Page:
Friend or foe? Either way, AI is here to stay and will continue to develop at an unprecedented pace. If we don't embrace it, we will be swallowed up by it. So the message of this megatrend is: how can we benefit from it?

Take the photo of the Pope in his white down coat. The picture went viral earlier this year. At first glance, I thought what a great puffer, and that he would wear one seemed only logical. I didn't bat an eyelid. Until it turned out to be an AI-generated image created by a Chicago designer using the AI tool Midjourney. The media claimed that this was the first case of mass misinformation and they were not entirely wrong. But the case also shows that a down coat is definitely always a good idea! So that's the current booth when it comes to AI and digitalization.

Textile and clothing factories are becoming increasingly automated, which in turn is linked to the other megatrends SHEEN and LOGIC. Intelligent tools are being used to reduce waste and stock levels. This makes sense, but we also need to use them to our advantage and to the advantage of consumers. Transparency and traceability have come to the fore, especially with the introduction of the EU's Digital Product Passport (DPP). This obliges brands to collect and share data throughout the lifecycle of a product and make it accessible in the form of a digital ID.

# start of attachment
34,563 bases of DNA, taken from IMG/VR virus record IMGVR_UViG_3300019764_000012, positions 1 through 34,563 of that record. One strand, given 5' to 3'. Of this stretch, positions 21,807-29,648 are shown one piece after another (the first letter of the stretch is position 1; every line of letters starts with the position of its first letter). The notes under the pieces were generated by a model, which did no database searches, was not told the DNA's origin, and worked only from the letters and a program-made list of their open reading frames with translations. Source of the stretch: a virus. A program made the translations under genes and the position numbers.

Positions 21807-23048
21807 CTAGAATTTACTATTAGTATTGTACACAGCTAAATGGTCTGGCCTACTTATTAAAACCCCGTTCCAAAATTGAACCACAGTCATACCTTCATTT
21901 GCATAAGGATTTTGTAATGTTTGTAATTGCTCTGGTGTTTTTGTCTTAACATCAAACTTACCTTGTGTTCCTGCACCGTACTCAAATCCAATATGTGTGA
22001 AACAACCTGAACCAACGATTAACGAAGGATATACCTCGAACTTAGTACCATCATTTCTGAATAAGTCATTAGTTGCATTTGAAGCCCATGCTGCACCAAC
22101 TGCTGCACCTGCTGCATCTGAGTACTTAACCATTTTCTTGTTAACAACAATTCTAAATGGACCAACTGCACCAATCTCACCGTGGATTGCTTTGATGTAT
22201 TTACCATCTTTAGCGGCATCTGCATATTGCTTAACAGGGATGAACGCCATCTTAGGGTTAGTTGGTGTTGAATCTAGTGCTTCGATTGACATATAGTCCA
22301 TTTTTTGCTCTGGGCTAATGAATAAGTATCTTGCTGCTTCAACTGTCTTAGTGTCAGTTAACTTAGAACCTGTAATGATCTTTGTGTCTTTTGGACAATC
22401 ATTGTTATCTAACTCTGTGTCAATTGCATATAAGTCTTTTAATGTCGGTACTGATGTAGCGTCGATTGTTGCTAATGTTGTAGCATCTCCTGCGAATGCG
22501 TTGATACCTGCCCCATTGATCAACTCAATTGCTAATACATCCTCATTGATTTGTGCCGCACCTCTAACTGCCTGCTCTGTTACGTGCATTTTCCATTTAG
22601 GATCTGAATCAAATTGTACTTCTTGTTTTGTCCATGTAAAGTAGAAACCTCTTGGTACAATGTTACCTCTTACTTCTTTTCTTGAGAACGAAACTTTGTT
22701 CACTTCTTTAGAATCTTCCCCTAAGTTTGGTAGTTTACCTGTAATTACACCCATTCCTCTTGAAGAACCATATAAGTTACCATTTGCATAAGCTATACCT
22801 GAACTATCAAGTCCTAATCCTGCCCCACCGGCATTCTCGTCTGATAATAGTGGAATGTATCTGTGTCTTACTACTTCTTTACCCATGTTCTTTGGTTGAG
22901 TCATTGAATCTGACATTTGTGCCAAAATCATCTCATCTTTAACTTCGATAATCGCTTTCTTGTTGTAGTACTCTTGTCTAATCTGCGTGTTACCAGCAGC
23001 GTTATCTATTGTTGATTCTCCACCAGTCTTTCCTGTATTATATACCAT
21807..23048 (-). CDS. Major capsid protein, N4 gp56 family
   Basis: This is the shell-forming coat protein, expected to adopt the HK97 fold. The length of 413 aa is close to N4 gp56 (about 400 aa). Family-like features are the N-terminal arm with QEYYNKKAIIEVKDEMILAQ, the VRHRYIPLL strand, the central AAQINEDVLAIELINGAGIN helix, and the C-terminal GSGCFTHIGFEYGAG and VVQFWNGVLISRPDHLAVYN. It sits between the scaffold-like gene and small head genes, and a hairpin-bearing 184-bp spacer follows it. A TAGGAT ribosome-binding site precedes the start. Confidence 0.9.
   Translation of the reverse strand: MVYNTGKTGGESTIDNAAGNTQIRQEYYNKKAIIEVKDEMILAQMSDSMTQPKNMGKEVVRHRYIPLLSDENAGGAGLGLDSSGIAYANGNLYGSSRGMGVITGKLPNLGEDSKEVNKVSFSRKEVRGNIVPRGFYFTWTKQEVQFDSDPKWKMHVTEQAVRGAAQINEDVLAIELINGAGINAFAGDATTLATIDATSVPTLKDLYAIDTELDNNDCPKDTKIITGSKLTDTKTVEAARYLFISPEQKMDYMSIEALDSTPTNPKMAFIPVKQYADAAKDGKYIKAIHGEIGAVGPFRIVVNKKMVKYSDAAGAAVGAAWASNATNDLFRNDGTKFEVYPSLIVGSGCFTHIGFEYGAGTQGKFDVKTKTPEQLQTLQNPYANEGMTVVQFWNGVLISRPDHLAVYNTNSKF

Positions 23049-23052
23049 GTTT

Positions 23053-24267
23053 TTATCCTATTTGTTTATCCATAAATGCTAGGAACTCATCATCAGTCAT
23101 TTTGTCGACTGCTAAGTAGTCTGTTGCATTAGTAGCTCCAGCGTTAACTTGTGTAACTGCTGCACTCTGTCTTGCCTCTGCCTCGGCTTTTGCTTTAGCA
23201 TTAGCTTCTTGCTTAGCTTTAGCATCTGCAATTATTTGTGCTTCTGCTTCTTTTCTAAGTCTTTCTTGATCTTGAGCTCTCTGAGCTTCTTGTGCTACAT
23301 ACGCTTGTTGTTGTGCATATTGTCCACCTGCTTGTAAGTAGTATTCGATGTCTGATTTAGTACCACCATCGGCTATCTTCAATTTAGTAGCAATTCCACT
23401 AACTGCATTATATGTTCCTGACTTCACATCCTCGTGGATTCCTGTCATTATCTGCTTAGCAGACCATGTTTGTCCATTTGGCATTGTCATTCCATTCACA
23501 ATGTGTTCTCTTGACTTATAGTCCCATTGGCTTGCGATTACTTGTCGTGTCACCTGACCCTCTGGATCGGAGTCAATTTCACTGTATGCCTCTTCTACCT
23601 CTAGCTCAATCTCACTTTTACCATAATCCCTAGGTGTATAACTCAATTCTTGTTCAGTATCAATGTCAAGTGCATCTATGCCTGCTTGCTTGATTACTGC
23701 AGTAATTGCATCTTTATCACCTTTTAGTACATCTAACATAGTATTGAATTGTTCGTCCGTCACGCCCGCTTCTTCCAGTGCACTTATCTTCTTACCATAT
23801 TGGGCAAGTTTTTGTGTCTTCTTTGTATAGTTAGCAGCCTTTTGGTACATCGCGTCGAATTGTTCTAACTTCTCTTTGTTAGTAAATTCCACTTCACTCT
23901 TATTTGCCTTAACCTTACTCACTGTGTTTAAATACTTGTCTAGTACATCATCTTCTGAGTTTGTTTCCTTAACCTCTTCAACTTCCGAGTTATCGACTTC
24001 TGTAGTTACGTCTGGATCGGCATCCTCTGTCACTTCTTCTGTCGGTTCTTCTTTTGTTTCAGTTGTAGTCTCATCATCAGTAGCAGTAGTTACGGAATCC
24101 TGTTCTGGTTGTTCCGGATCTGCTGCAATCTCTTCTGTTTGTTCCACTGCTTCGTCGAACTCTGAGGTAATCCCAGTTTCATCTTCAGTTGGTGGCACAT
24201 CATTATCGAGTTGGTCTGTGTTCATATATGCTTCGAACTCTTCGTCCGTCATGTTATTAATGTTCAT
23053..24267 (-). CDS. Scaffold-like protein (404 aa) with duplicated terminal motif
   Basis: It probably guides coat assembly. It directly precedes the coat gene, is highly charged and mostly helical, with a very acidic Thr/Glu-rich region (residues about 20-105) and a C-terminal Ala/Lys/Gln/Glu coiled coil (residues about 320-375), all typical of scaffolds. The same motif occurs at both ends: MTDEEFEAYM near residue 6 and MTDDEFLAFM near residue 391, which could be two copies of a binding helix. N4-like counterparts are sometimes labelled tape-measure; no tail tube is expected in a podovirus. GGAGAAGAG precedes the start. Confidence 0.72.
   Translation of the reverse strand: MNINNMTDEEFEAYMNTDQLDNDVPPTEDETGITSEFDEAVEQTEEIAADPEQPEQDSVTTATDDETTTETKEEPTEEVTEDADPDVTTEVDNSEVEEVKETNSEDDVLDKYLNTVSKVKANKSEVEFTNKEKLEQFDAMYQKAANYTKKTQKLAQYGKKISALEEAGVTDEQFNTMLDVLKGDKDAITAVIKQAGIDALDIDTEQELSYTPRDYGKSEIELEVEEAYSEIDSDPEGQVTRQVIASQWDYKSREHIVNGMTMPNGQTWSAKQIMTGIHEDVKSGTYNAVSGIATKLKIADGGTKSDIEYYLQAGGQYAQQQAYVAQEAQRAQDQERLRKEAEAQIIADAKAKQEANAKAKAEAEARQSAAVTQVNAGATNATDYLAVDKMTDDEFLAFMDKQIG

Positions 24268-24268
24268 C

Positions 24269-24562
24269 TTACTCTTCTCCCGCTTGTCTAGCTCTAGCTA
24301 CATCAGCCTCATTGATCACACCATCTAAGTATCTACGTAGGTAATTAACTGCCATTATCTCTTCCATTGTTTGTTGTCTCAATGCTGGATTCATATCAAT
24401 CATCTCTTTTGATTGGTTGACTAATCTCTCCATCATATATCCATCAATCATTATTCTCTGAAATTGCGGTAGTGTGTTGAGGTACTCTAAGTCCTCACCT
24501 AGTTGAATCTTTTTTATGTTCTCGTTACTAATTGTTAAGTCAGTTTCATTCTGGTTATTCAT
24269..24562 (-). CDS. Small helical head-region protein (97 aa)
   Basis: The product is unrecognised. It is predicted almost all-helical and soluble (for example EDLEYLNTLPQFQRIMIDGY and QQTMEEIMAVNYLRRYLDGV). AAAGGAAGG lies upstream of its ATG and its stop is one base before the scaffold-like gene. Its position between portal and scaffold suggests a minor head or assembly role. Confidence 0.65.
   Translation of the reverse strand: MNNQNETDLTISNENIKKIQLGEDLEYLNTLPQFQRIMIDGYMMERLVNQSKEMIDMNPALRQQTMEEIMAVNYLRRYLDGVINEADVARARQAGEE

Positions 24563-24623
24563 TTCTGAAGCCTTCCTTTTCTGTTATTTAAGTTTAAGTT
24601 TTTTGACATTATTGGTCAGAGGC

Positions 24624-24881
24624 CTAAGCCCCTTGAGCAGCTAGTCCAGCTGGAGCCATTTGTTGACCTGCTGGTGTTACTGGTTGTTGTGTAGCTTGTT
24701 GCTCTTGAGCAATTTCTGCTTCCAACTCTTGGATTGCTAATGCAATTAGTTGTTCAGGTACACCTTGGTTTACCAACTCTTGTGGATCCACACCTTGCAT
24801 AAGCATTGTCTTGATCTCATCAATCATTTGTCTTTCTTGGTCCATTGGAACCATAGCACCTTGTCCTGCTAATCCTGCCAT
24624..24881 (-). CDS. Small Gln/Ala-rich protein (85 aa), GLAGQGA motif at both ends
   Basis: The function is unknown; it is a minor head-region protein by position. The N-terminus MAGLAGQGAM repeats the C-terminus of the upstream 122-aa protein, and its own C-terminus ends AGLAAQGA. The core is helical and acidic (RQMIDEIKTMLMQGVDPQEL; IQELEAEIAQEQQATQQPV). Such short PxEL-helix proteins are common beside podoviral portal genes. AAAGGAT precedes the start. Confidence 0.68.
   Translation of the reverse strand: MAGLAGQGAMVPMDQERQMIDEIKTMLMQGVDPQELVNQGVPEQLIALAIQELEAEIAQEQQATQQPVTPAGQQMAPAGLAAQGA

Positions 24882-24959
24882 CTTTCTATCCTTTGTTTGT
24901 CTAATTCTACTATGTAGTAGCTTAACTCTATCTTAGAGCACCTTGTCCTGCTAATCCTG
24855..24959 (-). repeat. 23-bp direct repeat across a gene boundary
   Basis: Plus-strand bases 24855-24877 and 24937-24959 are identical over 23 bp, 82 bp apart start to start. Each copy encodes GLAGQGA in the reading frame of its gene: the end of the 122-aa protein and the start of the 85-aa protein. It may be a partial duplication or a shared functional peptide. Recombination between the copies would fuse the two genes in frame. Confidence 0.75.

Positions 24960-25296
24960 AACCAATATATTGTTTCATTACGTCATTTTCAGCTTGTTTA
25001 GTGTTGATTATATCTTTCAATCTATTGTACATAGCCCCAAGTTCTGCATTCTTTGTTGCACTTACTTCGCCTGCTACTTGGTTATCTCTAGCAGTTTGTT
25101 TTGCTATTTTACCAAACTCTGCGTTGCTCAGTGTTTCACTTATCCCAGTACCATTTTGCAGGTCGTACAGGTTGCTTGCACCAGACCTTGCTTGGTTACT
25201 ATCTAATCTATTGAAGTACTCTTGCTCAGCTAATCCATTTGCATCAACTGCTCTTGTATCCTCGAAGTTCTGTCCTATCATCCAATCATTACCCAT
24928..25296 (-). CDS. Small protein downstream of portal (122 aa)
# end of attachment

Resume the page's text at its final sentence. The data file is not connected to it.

The main aim is to highlight the sustainability, environmental and recycling properties of a product as well as its manufacturing process and sourcing. But where to start? This is where Maxim Label and Packaging comes in. The company was recognized at ISPO Textrends for its Eco-Track system, which allows brands to compile all the information they need.

Image credit:
Louisa Smith

Digitally scanning the body can lead to an optimal fit and fewer returns, and apps that show the potential customer the garment or shoes are proving helpful in making the final purchase decision. The metaverse remains a coexisting environment where Adidas has launched a "phygital" collection for a collective of designers.

The supply chain benefits most from our industry by improving delivery and returns efficiency and massively reducing inventory levels with the help of AI. AI is also being used by brands as new merchandising, such as The North Face keeping Big Ben warm in London. It is a new interactive medium that allows brands to engage directly with consumers and share their experiences on social media.

So while AI is making waves and raising concerns about its potential, we should embrace it and make the most of it. That's what I did with the ISPO Buddy app - perfect information and scheduling during the trade show.

All of these points help us to advance and shape the industry as a global entity. The message remains the same: All together now! See you at Outdoor by ISPO.

To order a copy of the digital or physical ISPO Textrends trend book with the latest material developments, please click here.